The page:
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"Cities Without Citizens"
Edited by Eduardo Cadava and Aaron Levy | Co-Published by Slought Books and the Rosenbach Museum & Library
Paperback Edition, 5.5 x 8.5 in, 420pp, $20.00
Book release scheduled for Philadelphia / and NYC (Van Alen Institute)
The first in the Slought Books Theory Series, this interdisciplinary publication is edited by Eduardo Cadava and Aaron Levy and comprises a collection of essays and documents engaging issues of citizenship, human rights, and the architecture of cities. It features contributions by noted artists, architects and theorists including Giorgio Agamben, Arakawa + Gins, Branka Arsic, Eduardo Cadava, Joan Dayan, Gans & Jelacic Architecture, Thomas Keenan, Gregg Lambert, Aaron Levy, David Lloyd, Rafi Segal Eyal Weizman Architects, and Gayatri Chakravorty Spivak.
Published with the Rosenbach Museum in conjunction with "Cities Without Citizens," an exhibition at the Rosenbach organized by Aaron Levy, 2003 artist-in-residence. More information on the exhibition online at: http://slought.org/content/11159/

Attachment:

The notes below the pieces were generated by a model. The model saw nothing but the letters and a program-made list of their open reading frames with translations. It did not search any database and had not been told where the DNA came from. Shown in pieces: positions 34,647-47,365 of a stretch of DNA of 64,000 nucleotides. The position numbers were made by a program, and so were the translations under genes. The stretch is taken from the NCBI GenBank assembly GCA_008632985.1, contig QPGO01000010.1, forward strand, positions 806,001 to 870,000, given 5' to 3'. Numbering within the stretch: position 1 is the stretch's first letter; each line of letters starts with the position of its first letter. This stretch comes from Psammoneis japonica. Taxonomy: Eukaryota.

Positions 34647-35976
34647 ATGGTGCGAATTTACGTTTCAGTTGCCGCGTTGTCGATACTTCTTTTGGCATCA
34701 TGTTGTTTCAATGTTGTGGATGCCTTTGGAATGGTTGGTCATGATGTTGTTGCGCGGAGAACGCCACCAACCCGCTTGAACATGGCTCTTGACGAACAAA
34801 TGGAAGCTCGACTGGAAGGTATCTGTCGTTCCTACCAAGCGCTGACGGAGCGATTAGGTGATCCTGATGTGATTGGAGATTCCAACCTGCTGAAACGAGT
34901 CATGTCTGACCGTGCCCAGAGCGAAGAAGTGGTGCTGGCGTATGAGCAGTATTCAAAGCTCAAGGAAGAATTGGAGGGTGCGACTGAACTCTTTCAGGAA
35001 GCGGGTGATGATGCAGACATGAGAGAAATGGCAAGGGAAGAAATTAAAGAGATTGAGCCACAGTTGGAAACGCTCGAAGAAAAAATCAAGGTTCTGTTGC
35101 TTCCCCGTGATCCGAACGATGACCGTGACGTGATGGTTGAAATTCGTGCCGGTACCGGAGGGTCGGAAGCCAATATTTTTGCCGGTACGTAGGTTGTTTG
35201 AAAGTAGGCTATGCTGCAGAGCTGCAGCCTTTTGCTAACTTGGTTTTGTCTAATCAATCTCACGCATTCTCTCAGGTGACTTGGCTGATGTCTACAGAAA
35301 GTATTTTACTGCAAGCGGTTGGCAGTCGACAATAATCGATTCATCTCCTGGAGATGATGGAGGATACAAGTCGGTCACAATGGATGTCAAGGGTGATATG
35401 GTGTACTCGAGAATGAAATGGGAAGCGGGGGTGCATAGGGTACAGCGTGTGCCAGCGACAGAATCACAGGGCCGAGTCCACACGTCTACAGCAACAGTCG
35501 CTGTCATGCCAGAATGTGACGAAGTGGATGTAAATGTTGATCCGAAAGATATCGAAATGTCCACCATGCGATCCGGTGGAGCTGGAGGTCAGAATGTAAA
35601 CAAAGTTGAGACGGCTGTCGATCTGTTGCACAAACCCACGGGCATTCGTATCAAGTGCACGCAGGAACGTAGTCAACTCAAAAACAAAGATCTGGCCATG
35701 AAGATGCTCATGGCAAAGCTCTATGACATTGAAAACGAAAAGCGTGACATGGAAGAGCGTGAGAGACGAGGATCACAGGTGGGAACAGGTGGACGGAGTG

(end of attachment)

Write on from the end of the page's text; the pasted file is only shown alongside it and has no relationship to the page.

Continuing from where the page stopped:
Preview holdings and installation views from the exhibition
"What is a city? What are the laws or constitutions that make a city a city, that prevent it from becoming something else, even as it inevitably undergoes transformation and change? What would it mean to establish the borders of a city, to define and delimit it in order to confer an identity upon it? How is a city lost, destroyed, abandoned, and then perhaps rebuilt from its ruins,
sometimes in other places and in memory of its name and patrimony? What would it mean for a city to remain self-identical to itself, or for it to remain internally consistent? Is this possible, or must a city always remain open to transformation, to the changes that alter and displace it? Must a city remain open, that is, to knowing that it does not yet know what it is or may be? And, if so, what is the relation between this uncertainty, this relation to a future, and the changing, heterogeneous populations within its permeable borders? What is the relation between a city and its inhabitants, between a city and its citizens, or between a city and all the people from which it perhaps withholds its protections? What is citizenship and how is it established or lost, asserted or taken away?
--From the introduction by Eduardo Cadava and Aaron Levy